Sovereign Leadership’s Leahy: Carney – the arrival of the cavalry or the Grim Reaper?


I’m referring of course to the Canadian who will soon be arriving to run our finances in his role as the next governor of the Bank of England. Given the current turbulent state of the markets, should we be worried?

Mark Carney is currently the poster boy of central banking, blessed with James Bond looks and a stellar track record. But what we don’t know enough about is what UK investors should expect when his plane touches down from Ottawa.

He left Canada last weekend as the only G7 central banker in a position to even mention re-applying the brakes – meanwhile his US, Japanese, UK and EU colleagues are scratching their heads over how to rekindle growth.

Talking Japanese
What do we know? A number of commentators believe he’ll want to do a Japan-style ‘talking down’ of the British pound alongside the ‘talking-up’ of inflation that goes with it.

He’s also made recent comments that central banks aren’t “maxed out” on the tools available to them. This comment has fuelled bets he’ll favour a stimulus approach that weakens the currency in the interests of boosting Britain’s economy.

On the currency market, the cost of options on the pound vs dollar exchange rate is rising. This is usually a tell-tale sign that investors and those with pound/dollar exposures are looking for insurance – and the recent performance of the dollar suggests it’s not that currency they feel needs to be hedged against!

Equity and bond markets
What about the stock market? Well according to Credit Suisse strategists, Carney’s arrival is expected push up inflation expectations, drive down real yields, making bonds even less attractive and lift the FTSE even further.

It’s worth remembering that as the FTSE 100 is so heavily weighted with foreign and multinational companies, it offers something of a hedge against the pound for British-based investors – the earnings of the foreign and multinational companies will be worth more when converted into devalued pounds.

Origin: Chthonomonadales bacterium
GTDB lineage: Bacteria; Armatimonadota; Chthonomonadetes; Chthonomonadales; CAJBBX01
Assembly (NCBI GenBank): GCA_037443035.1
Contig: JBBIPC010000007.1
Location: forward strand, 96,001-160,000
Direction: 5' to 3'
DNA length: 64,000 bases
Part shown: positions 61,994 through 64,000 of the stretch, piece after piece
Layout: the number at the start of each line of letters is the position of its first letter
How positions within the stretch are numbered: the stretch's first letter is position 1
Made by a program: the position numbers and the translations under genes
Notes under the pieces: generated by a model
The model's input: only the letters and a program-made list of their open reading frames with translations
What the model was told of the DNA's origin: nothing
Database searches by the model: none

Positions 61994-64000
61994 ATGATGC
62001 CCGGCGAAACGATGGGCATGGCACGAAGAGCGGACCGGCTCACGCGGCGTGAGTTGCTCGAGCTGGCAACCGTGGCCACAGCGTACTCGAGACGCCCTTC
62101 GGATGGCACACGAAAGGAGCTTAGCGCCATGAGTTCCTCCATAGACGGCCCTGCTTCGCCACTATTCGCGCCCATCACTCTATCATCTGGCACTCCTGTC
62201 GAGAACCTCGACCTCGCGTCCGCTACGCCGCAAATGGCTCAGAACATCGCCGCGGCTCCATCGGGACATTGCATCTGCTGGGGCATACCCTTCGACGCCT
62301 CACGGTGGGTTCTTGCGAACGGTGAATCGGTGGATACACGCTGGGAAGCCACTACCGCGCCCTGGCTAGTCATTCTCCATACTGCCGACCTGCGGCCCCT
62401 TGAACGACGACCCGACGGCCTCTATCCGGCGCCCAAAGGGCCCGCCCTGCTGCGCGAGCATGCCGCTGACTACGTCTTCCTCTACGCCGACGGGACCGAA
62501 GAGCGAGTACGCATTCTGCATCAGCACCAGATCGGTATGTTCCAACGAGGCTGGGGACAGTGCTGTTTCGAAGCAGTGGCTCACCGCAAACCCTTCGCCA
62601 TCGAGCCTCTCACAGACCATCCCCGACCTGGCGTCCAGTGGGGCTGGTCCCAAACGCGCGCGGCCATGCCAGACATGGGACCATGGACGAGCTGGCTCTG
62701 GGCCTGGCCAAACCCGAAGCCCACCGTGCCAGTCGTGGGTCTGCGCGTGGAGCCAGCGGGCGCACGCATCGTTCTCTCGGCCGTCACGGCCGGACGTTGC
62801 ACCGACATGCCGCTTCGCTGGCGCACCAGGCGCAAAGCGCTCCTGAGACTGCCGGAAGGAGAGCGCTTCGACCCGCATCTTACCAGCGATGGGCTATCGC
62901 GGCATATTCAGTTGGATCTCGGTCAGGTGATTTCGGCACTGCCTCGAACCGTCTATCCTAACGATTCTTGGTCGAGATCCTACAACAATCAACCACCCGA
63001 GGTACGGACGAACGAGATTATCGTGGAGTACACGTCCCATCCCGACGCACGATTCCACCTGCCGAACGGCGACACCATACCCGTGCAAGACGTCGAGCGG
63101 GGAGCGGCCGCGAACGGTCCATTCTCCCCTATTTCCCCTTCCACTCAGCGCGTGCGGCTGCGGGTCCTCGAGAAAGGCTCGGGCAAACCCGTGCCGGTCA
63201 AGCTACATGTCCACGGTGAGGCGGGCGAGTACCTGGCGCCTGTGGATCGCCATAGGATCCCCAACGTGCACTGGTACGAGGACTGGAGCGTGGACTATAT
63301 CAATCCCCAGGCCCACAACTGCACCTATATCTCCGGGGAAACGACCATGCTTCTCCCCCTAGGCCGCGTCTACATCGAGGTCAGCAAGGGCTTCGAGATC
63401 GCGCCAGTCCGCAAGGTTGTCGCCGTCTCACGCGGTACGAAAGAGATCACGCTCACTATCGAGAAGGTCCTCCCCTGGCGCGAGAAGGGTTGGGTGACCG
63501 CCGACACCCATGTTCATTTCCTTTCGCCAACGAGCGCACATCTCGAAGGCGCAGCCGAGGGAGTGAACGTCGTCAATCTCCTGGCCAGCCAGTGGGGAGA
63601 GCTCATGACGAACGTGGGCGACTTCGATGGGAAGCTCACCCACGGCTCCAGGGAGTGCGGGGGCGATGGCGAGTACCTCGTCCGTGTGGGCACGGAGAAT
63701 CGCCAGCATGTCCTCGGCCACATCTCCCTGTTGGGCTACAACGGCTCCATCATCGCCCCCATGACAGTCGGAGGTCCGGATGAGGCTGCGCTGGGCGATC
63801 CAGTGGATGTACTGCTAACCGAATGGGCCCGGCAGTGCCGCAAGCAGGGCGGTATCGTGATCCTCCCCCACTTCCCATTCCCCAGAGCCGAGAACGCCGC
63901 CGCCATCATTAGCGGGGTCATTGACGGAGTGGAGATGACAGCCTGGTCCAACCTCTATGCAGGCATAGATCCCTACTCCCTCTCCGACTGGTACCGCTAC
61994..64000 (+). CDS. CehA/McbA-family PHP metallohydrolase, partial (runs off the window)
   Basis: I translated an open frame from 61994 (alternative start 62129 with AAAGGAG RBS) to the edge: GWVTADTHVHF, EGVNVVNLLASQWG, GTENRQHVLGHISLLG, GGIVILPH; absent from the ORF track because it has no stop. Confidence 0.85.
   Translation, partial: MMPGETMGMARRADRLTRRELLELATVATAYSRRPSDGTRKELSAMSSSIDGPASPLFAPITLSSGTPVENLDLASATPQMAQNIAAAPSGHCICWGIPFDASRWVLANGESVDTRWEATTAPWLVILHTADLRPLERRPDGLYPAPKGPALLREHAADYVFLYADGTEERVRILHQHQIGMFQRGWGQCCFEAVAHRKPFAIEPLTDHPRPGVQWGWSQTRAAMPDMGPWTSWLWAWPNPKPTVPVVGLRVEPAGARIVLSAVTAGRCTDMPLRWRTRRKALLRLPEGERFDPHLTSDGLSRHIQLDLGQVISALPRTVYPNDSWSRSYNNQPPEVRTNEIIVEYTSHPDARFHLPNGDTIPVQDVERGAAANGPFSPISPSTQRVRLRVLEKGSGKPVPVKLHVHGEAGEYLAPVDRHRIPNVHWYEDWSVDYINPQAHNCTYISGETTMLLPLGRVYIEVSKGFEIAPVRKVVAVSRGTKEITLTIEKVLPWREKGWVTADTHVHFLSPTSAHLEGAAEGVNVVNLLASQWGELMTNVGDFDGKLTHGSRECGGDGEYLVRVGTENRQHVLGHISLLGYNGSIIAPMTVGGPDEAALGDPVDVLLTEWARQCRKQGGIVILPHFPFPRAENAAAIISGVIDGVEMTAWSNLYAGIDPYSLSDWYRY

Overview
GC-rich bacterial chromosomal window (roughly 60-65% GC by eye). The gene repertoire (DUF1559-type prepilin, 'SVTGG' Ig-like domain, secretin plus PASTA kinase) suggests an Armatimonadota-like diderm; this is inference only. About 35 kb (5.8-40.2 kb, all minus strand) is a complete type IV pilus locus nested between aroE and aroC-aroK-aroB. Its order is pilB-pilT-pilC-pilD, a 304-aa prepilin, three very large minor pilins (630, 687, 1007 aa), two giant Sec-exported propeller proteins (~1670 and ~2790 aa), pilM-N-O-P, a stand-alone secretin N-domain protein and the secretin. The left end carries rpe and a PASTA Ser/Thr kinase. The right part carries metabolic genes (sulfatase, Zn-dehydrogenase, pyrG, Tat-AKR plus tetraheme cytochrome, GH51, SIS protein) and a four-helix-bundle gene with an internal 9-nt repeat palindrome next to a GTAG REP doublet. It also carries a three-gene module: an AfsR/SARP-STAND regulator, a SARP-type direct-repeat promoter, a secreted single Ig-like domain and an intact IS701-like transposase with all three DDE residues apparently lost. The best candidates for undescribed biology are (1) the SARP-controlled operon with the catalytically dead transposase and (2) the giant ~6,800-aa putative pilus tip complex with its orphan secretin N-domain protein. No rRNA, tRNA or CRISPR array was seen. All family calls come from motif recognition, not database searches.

Moving onto UK bonds – Carney never really showed convincing signs of caring greatly for bondholders during his five-year tenure in Ottawa. During this period, Canadian sovereign bonds performed poorly. Their returns ranked 20 out of 26 major countries – markets that fared worse include Greece, Portugal, Spain and Japan, not great bedfellows.

Carney may feel he needs to care even less about UK bondholders than he did in Ottawa. The larger UK economy has far more debt than Canada – but importantly much less of it needs to be refinanced in the next few years.

£80bn refinancing bill
About £80bn in principal and interest has to be refinanced in the remainder of this year. But with Canada needing to find twice as much as the UK, they need to be twice as nice to the bond market ‘bank manager’ than we do.

Credit Suisse last week advised clients to remain overweight on UK equities, driven by “a recovery in employment and housing even before there is more monetary stimulus”.

So UK equities are garnering some support. However some economic ‘green shoots’ would be warmly welcomed by investors – currently they’re faced with buying artificially inflated equities simply because they are the ‘least worst’ choice available.

Peter Leahy is managing director at financial services training provider Sovereign Leadership Group